Amazon and Netflix were leaders in using stock option payments to their corporate executives to avoid millions in corporate taxes. Even though granting stock options does not directly hit companies’ revenues like salaries would, corporations can still claim the value of the options as an expense and thereby reduce their tax bill. Moreover, these options also allow wealthy executives to avoid paying the personal income tax rate on that income, instead paying the lower rate applied to capital gains.

A range of other companies were able to zero out their taxes in 2018 using tax credits for energy production, research and development, and other special treatment still littered throughout the federal tax code.

Instead of draining the swamp, the 2017 tax cuts only gave smart corporate attorneys more bog to explore. The result was predictable: Most working families and small businesses got peanuts (or saw their taxes go up) while many of the biggest corporations in the country avoided paying taxes altogether. Sooner or later we have get serious about getting large and profitable companies to pay their share, or we will all end up paying the bill for tax breaks that mostly benefit the most fortunate.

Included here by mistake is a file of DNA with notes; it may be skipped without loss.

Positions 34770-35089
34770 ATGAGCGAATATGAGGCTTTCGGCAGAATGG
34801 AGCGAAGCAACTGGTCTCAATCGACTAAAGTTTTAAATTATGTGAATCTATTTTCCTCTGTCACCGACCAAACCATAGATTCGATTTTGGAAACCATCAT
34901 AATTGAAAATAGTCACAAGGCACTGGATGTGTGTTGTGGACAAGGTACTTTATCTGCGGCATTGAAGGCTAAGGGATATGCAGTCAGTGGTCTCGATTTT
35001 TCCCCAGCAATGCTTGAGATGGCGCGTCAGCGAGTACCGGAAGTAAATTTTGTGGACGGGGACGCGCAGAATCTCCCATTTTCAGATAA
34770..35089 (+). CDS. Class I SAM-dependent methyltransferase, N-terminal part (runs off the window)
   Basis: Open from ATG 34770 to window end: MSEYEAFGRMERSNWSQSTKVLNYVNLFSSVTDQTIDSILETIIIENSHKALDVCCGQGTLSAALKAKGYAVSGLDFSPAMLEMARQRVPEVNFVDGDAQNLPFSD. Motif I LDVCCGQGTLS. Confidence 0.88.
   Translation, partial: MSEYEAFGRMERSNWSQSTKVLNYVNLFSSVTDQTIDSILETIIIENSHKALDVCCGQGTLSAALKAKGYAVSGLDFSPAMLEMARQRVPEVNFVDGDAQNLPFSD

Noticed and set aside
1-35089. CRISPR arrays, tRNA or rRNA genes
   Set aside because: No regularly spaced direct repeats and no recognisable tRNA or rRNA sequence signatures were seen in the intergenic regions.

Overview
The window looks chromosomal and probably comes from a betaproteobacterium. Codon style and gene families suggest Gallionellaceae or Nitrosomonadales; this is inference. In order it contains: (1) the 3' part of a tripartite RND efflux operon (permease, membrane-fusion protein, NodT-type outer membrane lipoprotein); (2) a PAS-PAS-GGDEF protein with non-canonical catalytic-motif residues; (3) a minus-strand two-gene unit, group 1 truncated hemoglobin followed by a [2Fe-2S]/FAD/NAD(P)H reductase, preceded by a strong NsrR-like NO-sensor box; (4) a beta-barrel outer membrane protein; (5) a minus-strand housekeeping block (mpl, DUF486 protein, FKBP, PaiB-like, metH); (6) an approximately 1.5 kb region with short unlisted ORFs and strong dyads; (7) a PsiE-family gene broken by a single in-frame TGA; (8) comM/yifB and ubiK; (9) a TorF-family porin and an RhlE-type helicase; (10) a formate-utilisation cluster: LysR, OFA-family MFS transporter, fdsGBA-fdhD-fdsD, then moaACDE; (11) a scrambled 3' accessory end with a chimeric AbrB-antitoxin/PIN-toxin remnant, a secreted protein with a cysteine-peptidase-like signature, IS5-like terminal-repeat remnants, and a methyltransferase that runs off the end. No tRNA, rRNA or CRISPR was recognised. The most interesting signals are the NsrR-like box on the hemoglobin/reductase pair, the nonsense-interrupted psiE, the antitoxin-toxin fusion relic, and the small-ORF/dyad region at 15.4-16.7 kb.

NC Budget and Tax Center

Millionaire’s tax could raise revenue, spur growth, and advance race equity

Tax week represents a good time to reflect on how North Carolina’s current tax code places limitations on revenue building opportunities for much needed public investments. If North Carolina seeks to fulfill its commitments and ensure prosperity for all of its residents, then it must take advantage of sound policies — like placing high rates on higher incomes through a a millionaire’s tax — that can raise such revenue. Roughly $362 million could be raised from a millionaire’s tax in North Carolina.

Researchers have proposed higher tax rates on higher incomes based on the idea that $1 for a very wealthy person doesn’t make a significant impact on their well-being in the same way that it would for someone with a much lower income. Furthermore, given the high concentration of wealth that exists in the hands of a few — which is overwhelmingly white — placing a higher rate on the highest incomes suggests that it would (1) only impact a small number of taxpayers and (2) begin to address the growing racial wealth gap.

In North Carolina, a higher tax rate on income over $1 million would reduce the size of the average net tax cut for the top 1 percent by 0.5 percent, or $6,461. This would, in part, address the upside-down nature of the tax code while making it less likely that the tax load will continue to shift to low- and middle-income taxpayers as growing needs must be met. Future policymakers would not be inclined to just raise the flat rate on all income but could continue to build a graduated rate structure on higher income.